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Despite Gains, HIV/AIDS Remains Public-Health Priority, UNAIDS, WHO Say

News outlets continued to examine the 2009 AIDS epidemic update released Tuesday by the WHO and UNAIDS: “The U.N. report said ‘AIDS continues to be a major public-health priority’ and called for more funds to support efforts to curb the epidemic and to distribute lifesaving drugs,” the Wall Street Journal reports. “The U.N. report also suggested that health authorities need to focus resources on those most at risk” (Fairclough, 11/25).

Recent Releases In Global Health

Lancet Editorial Makes Recommendations For Health-System Strengthening “There is strong consensus in the global health community, among donors, recipient countries, and policy makers, about the need for health system strengthening in low-income and middle-income countries,” write the authors of a Lancet Comment. The article recommends areas in health-system strengthening that…

Also In Global Health News: China’s Health Care System; Breastfeeding Practices In Pakistan; HIV Transmission In MSM; Abu Dhabi Joins Malaria Fight

Los Angeles Times Examines China’s Health Care Overhaul The Los Angeles Times examines China’s transition to “Western-style privatized medicine” through the government’s “$124-billion overhaul, chiefly to improve service in rural areas.” The article details the efforts of a woman from Inner Mongolia to get care in Beijing for her ailing…

AIDS 2010 Studies, Releases: Criminalization, Discrimination Of High-Risk Groups; Test-And-Treat; UNAIDS Launches HIV Prevention Commission

The criminalization of men who have sex with men (MSM) and transgender people in Asia is holding back efforts to contain HIV/AIDS in the region, according to a report presented Wednesday by the U.N. Development Program (UNDP) and Asia Pacific Coalition on Male Sexual Health at the International AIDS Conference-AIDS 2010, VOA News reports. The report “linked the criminalization of homosexual behavior to an increase in the infection rate of HIV and AIDS in Asia,” the news service writes (Dewan, 7/21).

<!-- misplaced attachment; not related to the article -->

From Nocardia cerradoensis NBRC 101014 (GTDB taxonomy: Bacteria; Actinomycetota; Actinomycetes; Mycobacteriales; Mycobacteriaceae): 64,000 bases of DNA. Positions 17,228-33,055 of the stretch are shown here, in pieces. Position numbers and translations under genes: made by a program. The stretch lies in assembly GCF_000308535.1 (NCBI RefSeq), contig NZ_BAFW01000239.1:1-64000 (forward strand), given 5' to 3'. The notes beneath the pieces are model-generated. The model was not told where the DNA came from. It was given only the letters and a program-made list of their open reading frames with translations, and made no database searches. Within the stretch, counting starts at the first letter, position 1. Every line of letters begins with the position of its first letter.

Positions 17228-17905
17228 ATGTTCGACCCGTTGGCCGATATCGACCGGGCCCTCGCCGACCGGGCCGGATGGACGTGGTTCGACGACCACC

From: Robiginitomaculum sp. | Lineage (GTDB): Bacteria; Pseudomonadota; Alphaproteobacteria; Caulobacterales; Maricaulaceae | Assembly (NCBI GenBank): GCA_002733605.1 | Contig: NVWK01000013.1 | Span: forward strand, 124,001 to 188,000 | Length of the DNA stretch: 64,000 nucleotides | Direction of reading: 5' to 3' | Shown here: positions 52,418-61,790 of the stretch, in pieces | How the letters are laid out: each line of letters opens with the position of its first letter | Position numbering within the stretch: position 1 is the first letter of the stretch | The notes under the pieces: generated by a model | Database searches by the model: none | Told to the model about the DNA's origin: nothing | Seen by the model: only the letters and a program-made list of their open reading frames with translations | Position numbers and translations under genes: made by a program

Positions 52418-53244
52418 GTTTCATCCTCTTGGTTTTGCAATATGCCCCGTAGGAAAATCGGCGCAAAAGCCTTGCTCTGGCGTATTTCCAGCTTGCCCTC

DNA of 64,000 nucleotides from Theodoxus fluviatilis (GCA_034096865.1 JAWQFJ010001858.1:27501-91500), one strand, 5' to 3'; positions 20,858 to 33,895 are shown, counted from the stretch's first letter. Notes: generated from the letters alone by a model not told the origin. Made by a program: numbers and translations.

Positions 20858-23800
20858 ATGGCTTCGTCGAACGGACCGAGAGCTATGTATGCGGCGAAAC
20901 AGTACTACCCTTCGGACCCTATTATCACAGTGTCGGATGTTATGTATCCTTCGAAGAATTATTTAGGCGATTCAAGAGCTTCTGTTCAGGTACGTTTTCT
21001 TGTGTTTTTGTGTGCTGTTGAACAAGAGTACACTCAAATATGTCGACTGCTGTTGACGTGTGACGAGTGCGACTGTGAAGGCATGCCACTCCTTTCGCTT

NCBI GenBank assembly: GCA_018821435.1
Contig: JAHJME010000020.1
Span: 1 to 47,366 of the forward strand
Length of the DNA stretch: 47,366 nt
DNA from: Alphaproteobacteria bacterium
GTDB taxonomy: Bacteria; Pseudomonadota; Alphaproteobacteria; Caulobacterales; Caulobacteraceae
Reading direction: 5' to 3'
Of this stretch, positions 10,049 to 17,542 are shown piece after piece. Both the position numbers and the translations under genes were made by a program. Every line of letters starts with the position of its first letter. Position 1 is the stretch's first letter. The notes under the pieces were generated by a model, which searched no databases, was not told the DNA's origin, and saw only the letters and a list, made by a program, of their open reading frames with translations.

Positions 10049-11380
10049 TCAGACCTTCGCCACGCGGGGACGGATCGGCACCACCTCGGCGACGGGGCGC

Opinions: AIDS 2010; Clean Water, Sanitation; Russia’s HIV/AIDS Epidemic; Financial Tax; Medical Abortion In Developing Countries

GHI Builds On PEPFAR HIV/AIDS Prevention, Treatment Programs A VOA News editorial by the U.S. government reflects on last month’s International AIDS Conference-AIDS 2010, including key advancements such as the vaginal microbicide gel found to offer women some protection against HIV infection as well discussions about funding for the fight against HIV/AIDS and how the “criminalization…

Also In Global Health News: Cholera In Haiti; Food In Ghana; Health Care Access In Afghanistan; Violence Against Women In Somalia; Male Circumcision Study

CDC Report Documents Cholera’s Spread In Haiti Haiti’s cholera outbreak has spread across the country and infected more than 91,000 people, while more than 2,000 people have died as a result, the CDC said in its Morbidity and Mortality Weekly Report, which was published on Wednesday, the Los Angeles Times…

NPR's 'All Things Considered' Examines How Greater Acceptance Of India's Gay Community Helps HIV Fight

NPR’s “Shots” blog includes an “All Things Considered” story that examines how “a 2009 benchmark ruling in Delhi’s High Court,” which “struck down a 148-year-old law known as Section 377, a holdover from British colonial rule that made homosexual acts illegal,” has led to a wider level of HIV outreach to Mumbai’s gay community. Vivek Anand, CEO of the Humsafar Trust, “which provides free HIV tests and other health services to Mumbai’s gay community,” said the ruling has helped health workers gain a better understanding of HIV prevalence among India’s gay population, the blog notes.

Large-Scale, Coordinated Effort Needed To Stop Increase In HIV Transmission Among MSM In China

HIV transmission in China is increasing faster among men who have sex with men (MSM) than in any other population, a trend that “cannot continue,” a group of researchers working in China write in a Nature commentary, adding, “Policymakers, public health researchers, clinicians, educators, community leaders and other stakeholders in China must come together to educate everyone, and gay men in particular, about HIV prevention and treatment — before any more people become infected as a result of ignorance and fear.” They continue, “Chinese people aren’t uncomfortable just in discussing homosexuality” but “sex in general,” which has resulted in “a pervasive stigma against people with HIV, a lack of general sex education for young people, and poor epidemiological data about the spread of HIV in some populations around the country,” as well as “a hidden population of individuals who are afraid to seek out HIV information resources or testing and counseling centers.”